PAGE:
For the first two weeks in December, the church on my street does its own version of Christmas caroling, which includes occasional screaming, occasional faints, songs with the theme of Cristo viene!, loud instruments, and pleasant chants and songs about the birth of Jesus Cristo. It is a joyous time for all Dominicans. This singing might seem mildly amusing, and at times, it is, but I should also note that this praising starts at 4 am and stops a little after 6 am. A little too early for my liking. Anyway, it is more of a cultural event than a religious event, as many people join in, including the tigueres/ gansters, who at 6 then go to their respective street corners in the barrio and start playing their music, which is where they will be and what they will be doing until it is time to turn in for the night. After hanging my laundry, I drink my morning tea (gracias a Uncle Dan), and get ready for class.
Every morning, I go to one of the two schools in my barrio and work with the kids who are a little behind the learning curve of their peers. Literacy has become one of my main projects in my barrio. One school is a preschool, and while I am not sure how much I am actually doing to benefit these kids, they are the most adorable kids in the barrio, and I love them. They keep me grounded, which in a high- stress environment, is a godsend. The other school is K-3rd grade. The second school is where I will go today.
I arrive at 8 and ask one of the teachers which kids I should pull out today. She timidly and politely asks if I would mind going with the youngest kids, as their teacher has not shown up. After peering in and all the smiling kids start chanting my name to enter, I oblige. We draw. We color. I read lots of stories about snow and other things that realistically, these children will never see.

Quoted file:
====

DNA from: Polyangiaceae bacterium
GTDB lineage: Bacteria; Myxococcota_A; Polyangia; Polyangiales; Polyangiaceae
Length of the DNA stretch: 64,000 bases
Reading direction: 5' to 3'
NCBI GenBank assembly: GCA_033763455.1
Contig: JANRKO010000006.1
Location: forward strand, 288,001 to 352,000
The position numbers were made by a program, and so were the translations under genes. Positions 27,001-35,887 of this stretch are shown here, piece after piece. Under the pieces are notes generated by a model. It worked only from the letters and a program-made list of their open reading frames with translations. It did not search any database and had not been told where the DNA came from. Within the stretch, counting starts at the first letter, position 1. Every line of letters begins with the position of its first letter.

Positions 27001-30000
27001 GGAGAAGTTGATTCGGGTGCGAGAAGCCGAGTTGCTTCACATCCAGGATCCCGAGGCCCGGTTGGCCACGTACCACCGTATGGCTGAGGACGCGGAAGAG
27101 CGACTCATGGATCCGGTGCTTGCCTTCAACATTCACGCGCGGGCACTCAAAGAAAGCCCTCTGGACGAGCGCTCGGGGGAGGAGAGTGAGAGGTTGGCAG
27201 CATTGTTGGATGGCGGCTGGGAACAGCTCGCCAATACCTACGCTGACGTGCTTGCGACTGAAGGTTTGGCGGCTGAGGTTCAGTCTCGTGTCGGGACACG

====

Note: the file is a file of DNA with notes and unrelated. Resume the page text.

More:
I have to bring my own books because there are no books in the school. I also have to break all the crayons into thirds because there are not enough crayons for each student to have one. I then draw things in their notebooks that they can color in because there are no funds to make photocopies or anything of the sort (stars, Christmas tress, snowmen). The lack of resources in the schools here will never cease to amaze me. They have nothing- no type of didactic materials, no games, no visual stimuli. They do not seem to realize the difference between visual, auditory learners, etc. and the schooling system insists that every child learn in the same manner: by copying verbatim whatever the teacher writes on the chalkboard. Because this method has clearly been a proven success.
An aside: 174 years is what it would a child in the Dominican educational system to achieve the same level of average years of completed schooling for a person in the
. 174 years. Average years of schooling completed in the DR=6. The average hours per day a child spends in school=2.76 hours. US
Working with literacy projects seems to be a major initiative with many volunteers from my group, and para mi, vale la pena. (Not pene, which I accidentally mixed up once, much to my chagrin and much to the comic relief of everyone else).
After the kids leave, the director inquires about funds I might be able to obtain for a holiday party. After giving her my tried and true speech, I can give you my time, my heart, and my hands while I am here, but I cannot give nor do I have money to give, I leave the school to return to my casita to lunch with Dominic. Yuca y pollo guisado. Mmmmmm. We nap my obligatory afternoon nap followed by coffee. Ya tu sabes. I visit with some neighbors, a tiguere pastor, and finally my friend, which inevitably is followed by more coffee. I leave for my Chicas Brillantes group at 6 pm, wondering where my days go. I arrive at the preschool where I have my afternoon groups and classes, and, surprisingly I encounter two of my Chicas Brillantes waiting for me. This never happens. We still start half an hour late because no one else was there, but two are on time. Miracles do happen!!!
Tonight in our group, we talk about teenage pregnancy. One in four Dominicans between the ages of 15 and 19 has a child. Twenty-five percent. Wow wow wow. We have some lively discussions about machismo, the culture or sex, the life choices we make, and how we hold the power to our futures. While it is by candlelight that we discuss these themes, it feels almost surreal on nights like this, when I peer into the faces of 10 young, almost women, clutching candles in their hands, and inquiring about things that most children in the
know by kindergarten. They are the future, and for once, I feel not frightened but hopeful. U.S.